A Orange Unified School District board meeting in Orange, Calif., on Aug. 17, 2023. (John Fredricks/The Epoch Times)
Organizers campaigning to remove the conservative members of the Orange Unified School Board recently said they submitted more than enough signatures to trigger a recall election.
In a statement on its website, the recall campaign said Sept. 27 they submitted signatures to the Orange County Registrar of Voters to recall Board President Rick Ledesma and Trustee Madison Miner.
While each petition required 13,046 valid signatures to move forward, recall leaders said they submitted more than 18,000 signatures for both Mr. Ledesma and Ms. Miner.
The campaign also noted it submitted the signatures weeks ahead of its deadline.
The OC Registrar of Voters now has until Nov. 8 to validate the signatures for certification.
If at least 13,046 signatures each are validated by the registrar, then the Orange Unified board will be notified at its next meeting, and then have 14 days to schedule a recall election.
Mr. Ledesma has been elected to the OUSD board three times since 2014, and was most recently reelected to a four-year term in November 2022 along with Ms. Miner, who is serving her first four-year term.
Ms. Miner’s election flipped the board’s majority conservative, and from then it made several controversial decisions.
Orange Unified School Board Trustee Madison Miner speaks at a board meeting in Orange, Calif., on Sept. 7, 2023. (Mei Lee/The Epoch Times)
In January, the majority voted to fire its longtime superintendent, Gunn Marie Hansen, and place Assistant Superintendent Cathleen Corella on leave pending an academic audit.
And in June, it adopted a “parent’s bill of rights
,” which grants district parents and guardians the right to know what their children are being taught and the right to be heard by district leaders.
The same month, it also adopted a policy allowing only the U.S. and state flags to be flown on district and school flag poles—which critics called homophobic, saying it was a move to ban LGBT Pride flags from being displayed in classrooms.
In September, the school board also passed a parent notification policy
that will require schools to notify parents if their child identifies as transgender, amid a statewide debate over the issue.
A supporter of a school district policy to notify parents when their child wishes to identify as transgender speaks during public comment at an Orange Unified School Board meeting in Orange, Calif., on Sept. 7, 2023. (Mei Lee/The Epoch Times)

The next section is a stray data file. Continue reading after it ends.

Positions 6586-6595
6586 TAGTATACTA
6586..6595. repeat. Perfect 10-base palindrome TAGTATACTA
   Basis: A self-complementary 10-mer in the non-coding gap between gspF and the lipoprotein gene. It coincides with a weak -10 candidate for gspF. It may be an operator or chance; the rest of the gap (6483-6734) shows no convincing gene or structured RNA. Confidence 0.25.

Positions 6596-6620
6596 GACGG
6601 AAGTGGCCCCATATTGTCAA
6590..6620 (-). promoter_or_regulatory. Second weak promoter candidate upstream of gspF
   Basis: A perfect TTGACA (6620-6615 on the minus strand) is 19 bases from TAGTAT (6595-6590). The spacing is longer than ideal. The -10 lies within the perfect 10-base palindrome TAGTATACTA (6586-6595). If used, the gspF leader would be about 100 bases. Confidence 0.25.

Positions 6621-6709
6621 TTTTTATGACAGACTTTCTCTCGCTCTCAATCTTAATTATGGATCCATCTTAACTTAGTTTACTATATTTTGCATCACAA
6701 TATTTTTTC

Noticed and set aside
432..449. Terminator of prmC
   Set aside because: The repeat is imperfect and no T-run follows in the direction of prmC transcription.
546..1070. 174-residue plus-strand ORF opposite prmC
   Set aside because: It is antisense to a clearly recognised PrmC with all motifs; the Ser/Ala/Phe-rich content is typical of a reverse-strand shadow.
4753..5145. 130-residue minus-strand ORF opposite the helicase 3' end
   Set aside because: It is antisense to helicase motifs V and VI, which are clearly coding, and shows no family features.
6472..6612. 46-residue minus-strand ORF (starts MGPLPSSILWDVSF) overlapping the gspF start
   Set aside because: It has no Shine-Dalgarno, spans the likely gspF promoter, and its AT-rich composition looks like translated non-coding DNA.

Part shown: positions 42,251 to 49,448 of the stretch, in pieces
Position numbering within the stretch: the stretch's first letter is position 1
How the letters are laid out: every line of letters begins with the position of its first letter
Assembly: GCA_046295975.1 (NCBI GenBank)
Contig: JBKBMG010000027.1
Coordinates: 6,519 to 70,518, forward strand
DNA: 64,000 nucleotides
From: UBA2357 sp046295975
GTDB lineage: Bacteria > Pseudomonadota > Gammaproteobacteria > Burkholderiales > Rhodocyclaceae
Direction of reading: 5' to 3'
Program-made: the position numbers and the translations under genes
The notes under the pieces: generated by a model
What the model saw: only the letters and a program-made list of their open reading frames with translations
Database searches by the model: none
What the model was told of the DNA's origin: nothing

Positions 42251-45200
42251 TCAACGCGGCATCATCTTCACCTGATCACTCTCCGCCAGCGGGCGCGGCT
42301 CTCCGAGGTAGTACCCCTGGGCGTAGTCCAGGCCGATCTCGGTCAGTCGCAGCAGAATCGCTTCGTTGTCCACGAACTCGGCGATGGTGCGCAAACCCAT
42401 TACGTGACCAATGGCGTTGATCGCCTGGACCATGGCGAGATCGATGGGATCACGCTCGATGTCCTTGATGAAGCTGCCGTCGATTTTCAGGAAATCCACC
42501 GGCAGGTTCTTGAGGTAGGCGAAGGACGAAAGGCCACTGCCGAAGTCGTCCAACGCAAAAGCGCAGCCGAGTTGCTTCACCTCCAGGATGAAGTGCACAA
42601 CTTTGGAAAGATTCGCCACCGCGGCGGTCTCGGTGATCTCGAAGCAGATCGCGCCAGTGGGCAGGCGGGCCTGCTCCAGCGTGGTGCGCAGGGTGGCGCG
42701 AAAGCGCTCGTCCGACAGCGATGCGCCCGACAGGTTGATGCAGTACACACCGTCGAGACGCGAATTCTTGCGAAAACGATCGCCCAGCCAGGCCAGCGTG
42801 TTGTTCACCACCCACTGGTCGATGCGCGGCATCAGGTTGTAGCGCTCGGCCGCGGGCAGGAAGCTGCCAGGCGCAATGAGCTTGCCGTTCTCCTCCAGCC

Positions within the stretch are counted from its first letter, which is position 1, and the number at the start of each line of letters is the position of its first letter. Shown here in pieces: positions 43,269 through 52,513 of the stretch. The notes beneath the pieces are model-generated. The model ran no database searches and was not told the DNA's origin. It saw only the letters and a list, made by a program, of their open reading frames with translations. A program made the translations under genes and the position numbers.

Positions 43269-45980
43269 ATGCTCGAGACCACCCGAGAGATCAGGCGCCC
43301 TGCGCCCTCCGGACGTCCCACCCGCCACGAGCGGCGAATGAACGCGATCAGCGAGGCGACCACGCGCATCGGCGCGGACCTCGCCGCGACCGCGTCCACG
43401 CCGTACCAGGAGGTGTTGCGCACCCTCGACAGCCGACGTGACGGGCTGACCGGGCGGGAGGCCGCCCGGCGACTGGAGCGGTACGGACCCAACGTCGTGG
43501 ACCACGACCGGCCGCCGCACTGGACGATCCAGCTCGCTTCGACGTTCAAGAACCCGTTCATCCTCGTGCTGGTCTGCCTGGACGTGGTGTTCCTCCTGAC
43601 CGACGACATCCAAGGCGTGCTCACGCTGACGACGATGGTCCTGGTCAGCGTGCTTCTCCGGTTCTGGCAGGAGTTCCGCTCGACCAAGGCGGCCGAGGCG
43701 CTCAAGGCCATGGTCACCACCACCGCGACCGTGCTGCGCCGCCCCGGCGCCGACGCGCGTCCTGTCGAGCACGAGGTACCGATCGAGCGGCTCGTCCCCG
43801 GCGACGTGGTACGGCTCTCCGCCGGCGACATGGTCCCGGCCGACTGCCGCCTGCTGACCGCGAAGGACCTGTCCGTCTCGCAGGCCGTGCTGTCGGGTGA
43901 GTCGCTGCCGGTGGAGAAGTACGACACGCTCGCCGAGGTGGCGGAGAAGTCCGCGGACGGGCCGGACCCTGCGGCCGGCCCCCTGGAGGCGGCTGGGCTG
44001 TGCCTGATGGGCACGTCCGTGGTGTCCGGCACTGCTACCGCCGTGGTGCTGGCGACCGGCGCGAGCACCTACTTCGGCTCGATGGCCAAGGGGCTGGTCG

Despite these moves, Ms. Miner told The Epoch Times she believed there was more work to be done within the district.
“While these are significant strides made during my tenure, our work to restore Orange Unified to its former glory and potential is not yet complete,” she said. “That’s why I pledge to focus my efforts on fixing our curriculum in the upcoming months and ensuring that our students receive a valuable education marked by quality and excellence.
Ms. Miner also said she believed the recall effort is spearheaded by the local teachers’ union, the Orange Unified Education Association, in a “quest for power” over the district.
“It’s essential to note that protecting students is my sole purpose, and the radical recall movement has made it clear that their quest for power over the children is nothing more than a strong political maneuver to influence and shape the children of [Orange Unified],” she said. “This has nothing to do with protecting or educating children.”
The Orange Unified Education Association was not immediately available for comment.
Orange Unified School Board President Rick Ledesma speaks at a board meeting in Orange, Calif., on Sept. 7, 2023. (Mei Lee/The Epoch Times)
Ms. Miner also warned that a special election could cost the district up to $1.2 million.
“Make no mistake, this recall will cause a financial burden in Orange Unified,” she said. “The election will be funded with [Orange Unified] money. The individuals leading this recall have redirected money from multiple school districts to achieve this significant upheaval within our district.”
Mr. Ledesma—along with Trustees Kris Erickson, Ana Page, Andrea Yamasaki, Angie Rumsey, and John Ortega—were not immediately available for comment.